Every now and then I see tweets like this one.
It’s inevitable that keypads will wear, dramatically reducing the number of options over which an intruder need search in a brute-force attack.
So why not design for it at the outset? Make and sell pads that have four or five of the keys pre-worn. If other keys wear down over time, it would be much harder to tell which are newly worn, and which were always like that. And an intruder could never really be sure whether the pad had pre-worn keys unless he’d been watching the door since it was installed.
Seems pretty obvious as solution. So why don’t we have it?
- Systematic underestimation of keypad tendency to do this?
- But then wouldn’t some clever firm take the market by pointing things out to consumers?
- The solution not having occurred to anyone else?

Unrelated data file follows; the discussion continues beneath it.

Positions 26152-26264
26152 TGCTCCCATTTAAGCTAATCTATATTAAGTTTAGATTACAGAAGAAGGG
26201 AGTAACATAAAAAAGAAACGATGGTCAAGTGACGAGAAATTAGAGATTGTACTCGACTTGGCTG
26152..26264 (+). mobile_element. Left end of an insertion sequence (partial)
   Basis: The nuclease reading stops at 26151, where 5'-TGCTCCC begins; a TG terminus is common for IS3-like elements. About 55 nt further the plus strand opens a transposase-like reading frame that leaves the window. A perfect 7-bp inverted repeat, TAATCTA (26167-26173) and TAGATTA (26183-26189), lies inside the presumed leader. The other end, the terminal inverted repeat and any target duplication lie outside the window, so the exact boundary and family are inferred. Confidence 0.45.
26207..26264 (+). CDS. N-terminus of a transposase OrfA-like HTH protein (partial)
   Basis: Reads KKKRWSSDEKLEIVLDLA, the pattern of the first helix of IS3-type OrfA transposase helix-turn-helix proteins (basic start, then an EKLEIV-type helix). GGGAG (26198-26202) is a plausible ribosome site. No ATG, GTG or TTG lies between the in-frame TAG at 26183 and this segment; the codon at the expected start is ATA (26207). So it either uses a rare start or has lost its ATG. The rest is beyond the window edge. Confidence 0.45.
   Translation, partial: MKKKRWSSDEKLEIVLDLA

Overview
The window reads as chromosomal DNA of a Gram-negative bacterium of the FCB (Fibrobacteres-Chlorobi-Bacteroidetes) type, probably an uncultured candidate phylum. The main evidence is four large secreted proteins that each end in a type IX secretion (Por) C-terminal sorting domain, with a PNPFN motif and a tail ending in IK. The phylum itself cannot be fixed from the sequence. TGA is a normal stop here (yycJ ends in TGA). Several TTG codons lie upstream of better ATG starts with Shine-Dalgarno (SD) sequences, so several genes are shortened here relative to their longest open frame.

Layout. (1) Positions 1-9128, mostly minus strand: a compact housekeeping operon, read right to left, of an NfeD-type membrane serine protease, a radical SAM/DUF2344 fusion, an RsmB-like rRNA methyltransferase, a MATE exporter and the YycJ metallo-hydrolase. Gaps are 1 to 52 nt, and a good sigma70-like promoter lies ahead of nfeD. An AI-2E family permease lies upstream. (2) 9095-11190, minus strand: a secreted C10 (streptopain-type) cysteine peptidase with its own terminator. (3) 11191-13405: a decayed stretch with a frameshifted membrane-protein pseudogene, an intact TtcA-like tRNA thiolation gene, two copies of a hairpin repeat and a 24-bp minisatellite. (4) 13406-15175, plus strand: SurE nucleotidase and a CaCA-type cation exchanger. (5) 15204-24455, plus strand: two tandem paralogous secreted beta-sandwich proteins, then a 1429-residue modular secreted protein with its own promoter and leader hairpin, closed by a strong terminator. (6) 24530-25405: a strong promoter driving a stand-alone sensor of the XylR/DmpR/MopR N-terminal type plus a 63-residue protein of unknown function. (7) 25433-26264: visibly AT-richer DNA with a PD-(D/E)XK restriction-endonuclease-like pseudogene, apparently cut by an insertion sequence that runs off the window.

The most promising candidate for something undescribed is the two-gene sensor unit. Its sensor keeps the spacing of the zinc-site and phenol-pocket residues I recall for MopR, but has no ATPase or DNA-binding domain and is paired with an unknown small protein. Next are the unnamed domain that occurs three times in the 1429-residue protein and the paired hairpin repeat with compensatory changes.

- This seems exceedingly unlikely; it is too obvious
- Most purchasers caring less about security than about having been seen to have done something about security?
- Maybe, but that can’t hold in general
- Buying this kind of keypad binds security-conscious places to rotating their codes every few months lest the code become common knowledge, with some firms then failing to follow up?
- Seems unlikely: the ones that care about security to start with don’t need the binding.
Here at the New Zealand Initiative, we rotate our door code every few months through the different digits.